Area students at national March for Life know they’re on ‘right part of history’
Whether it was their first time among the more than 100,000 at the March for Life in Washington, D.C., or their 16th, the immense annual peaceful demonstration against legal abortion left a lasting impression on the hundreds of high school participants and co-travelers from the Diocese of Peoria.
“I really wanted to see the scale of the pro-life movement,” said Christopher Russell, a senior at Central Catholic High School in Bloomington and first-time march pilgrim. So he joined 45 other students from his school on a trek to the nation’s capital for the event, held this year on Jan. 18 — four days before the anniversary of the 1973 U.S. Supreme Court decisions legalizing abortion.
“A lot of times it seems that pro-life is this underground movement that isn’t covered by media,” Russell told The Catholic Post, “but the sheer number of people at the march is an indication that this is a strong and thriving movement.”
Asked for the most memorable part of his first trip to the national march, Russell said “knowing that I am part of history, the right part of history.”
NINTH TRIP FOR PEORIA NOTRE DAME JUNIOR
While it was Russell’s first March for Life, it was the ninth for Erin Earl, a junior at Peoria Notre Dame and co-president of its Teens for Life group. She’s been going since the third grade.
Some years her father, Jason Earl, organized parish-based trips to the march — first in Oregon, Illinois, and then from St. Patrick in Washington. Some years it was a family trip, including once when a blizzard left them stuck on the Pennsylvania Turnpike.
This year, Erin Earl was one of 100 students from Notre Dame. The group also included 30 chaperones.
“It was an accomplishment to have three buses go from just one school,” said Earl. While she calls the march and surrounding activities “amazing,” she added that “seeing fellow teens’ eyes open to the pro-life movement was the best part of the March for Life this year.”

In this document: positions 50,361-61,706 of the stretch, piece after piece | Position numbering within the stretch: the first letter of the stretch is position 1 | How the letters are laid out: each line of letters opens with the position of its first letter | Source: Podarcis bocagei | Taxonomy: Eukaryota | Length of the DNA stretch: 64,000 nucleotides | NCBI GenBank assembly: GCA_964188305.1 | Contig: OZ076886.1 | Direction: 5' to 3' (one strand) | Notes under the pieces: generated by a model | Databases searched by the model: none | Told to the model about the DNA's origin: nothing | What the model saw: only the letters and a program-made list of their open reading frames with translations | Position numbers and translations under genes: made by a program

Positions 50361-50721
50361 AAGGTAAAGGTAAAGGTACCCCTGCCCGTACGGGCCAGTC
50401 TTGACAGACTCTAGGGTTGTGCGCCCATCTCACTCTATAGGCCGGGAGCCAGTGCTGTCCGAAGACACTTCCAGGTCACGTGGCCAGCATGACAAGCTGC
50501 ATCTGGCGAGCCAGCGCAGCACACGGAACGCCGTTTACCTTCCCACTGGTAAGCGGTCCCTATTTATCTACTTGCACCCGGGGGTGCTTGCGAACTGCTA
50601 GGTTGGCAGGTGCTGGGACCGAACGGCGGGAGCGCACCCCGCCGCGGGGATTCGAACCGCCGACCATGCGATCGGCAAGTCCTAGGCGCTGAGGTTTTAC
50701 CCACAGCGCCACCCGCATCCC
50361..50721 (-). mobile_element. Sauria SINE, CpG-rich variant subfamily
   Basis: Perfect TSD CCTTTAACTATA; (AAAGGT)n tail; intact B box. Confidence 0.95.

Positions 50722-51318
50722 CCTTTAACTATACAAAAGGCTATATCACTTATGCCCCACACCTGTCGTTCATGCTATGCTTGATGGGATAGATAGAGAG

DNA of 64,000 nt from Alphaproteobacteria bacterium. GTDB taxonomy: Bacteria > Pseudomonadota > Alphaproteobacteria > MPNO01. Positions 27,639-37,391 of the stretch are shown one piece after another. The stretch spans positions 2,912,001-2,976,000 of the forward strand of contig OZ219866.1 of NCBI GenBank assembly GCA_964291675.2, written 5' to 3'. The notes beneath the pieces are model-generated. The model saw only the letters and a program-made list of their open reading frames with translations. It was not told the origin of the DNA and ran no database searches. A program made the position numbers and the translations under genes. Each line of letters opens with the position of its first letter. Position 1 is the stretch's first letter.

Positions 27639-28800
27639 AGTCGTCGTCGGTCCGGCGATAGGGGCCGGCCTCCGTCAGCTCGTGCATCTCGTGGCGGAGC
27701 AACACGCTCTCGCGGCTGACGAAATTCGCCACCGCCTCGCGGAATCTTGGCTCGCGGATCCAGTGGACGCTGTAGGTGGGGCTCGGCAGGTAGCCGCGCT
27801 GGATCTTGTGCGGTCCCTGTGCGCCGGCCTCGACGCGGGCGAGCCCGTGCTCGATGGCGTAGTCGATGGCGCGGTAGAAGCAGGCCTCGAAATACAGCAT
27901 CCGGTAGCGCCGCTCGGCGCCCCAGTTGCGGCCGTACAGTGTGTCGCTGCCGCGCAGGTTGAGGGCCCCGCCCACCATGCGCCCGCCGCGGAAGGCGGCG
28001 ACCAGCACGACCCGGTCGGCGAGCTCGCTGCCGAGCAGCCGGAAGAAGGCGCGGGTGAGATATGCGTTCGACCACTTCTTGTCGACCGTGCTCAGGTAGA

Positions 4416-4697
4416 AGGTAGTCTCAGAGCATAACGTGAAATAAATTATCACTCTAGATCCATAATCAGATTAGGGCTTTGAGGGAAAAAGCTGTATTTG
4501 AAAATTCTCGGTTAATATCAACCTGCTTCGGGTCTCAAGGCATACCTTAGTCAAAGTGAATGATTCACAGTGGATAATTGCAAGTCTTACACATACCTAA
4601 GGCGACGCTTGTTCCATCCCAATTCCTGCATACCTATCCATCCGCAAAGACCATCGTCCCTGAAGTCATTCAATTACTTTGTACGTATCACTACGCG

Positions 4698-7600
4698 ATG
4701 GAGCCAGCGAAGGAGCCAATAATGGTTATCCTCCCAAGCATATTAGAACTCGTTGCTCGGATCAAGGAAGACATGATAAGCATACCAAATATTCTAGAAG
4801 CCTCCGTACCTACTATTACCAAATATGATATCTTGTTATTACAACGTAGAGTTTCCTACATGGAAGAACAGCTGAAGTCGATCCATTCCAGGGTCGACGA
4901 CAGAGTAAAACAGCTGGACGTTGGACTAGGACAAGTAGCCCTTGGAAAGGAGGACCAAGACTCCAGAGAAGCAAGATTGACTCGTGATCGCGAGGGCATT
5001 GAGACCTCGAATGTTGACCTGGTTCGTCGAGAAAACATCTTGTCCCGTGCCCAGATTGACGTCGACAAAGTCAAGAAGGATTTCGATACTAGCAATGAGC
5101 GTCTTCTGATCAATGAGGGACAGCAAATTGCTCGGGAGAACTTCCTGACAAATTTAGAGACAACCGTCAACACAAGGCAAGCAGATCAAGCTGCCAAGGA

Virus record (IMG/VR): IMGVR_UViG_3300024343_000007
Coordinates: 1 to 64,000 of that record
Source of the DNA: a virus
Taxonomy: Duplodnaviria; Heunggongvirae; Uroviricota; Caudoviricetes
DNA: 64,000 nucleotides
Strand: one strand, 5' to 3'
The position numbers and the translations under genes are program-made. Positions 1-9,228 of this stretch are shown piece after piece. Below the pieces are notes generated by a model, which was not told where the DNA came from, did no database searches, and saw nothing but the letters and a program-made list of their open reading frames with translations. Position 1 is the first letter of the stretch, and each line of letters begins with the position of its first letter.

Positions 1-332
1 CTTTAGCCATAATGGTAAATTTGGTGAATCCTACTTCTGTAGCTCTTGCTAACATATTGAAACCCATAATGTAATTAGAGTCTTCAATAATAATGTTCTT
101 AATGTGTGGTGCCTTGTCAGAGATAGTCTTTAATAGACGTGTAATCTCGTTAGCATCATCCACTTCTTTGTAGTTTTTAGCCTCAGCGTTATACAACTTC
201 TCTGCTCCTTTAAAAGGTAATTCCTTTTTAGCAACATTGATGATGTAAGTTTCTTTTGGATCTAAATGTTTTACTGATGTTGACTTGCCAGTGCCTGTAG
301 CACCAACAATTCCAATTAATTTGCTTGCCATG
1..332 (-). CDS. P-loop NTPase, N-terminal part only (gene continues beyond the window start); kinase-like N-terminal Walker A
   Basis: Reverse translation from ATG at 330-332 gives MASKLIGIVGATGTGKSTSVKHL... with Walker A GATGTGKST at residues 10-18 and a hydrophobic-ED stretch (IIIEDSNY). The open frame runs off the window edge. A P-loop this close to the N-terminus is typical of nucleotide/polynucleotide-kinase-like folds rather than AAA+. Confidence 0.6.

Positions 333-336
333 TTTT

There is little doubt that Earl will be back for her 10th march, and likely more.
“The joy and love of the pro-life movement is what makes me want to work in the movement my whole life,” she said.
Other Catholic high schools from the diocese sending contingents included The High School of Saint Thomas More in Champaign (30, including chaperones); Schlarman Academy of Danville (20); and Marquette Academy of Ottawa (15).
PUBLIC SCHOOL PRESENCE, TOO
In addition, Students for Life groups from public high schools including Dunlap High School, Galesburg High School, and ROWVA in Oneida also took part.
“It was a great trip — and the most people I have ever seen there,” said Father Jacob Rose, parochial vicar for the Galesburg parishes and Sacred Heart, Abingdon. He traveled with a bus organized by Knox Country Right to Life that included 16 participants from Galesburg High School as well as groups from the Diocese of Springfield.
In addition to the march, both Catholic and public high school groups toured Washington-area monuments and museums, met with legislators at the U.S. Capitol, and took part in various Masses, conference, and youth rallies.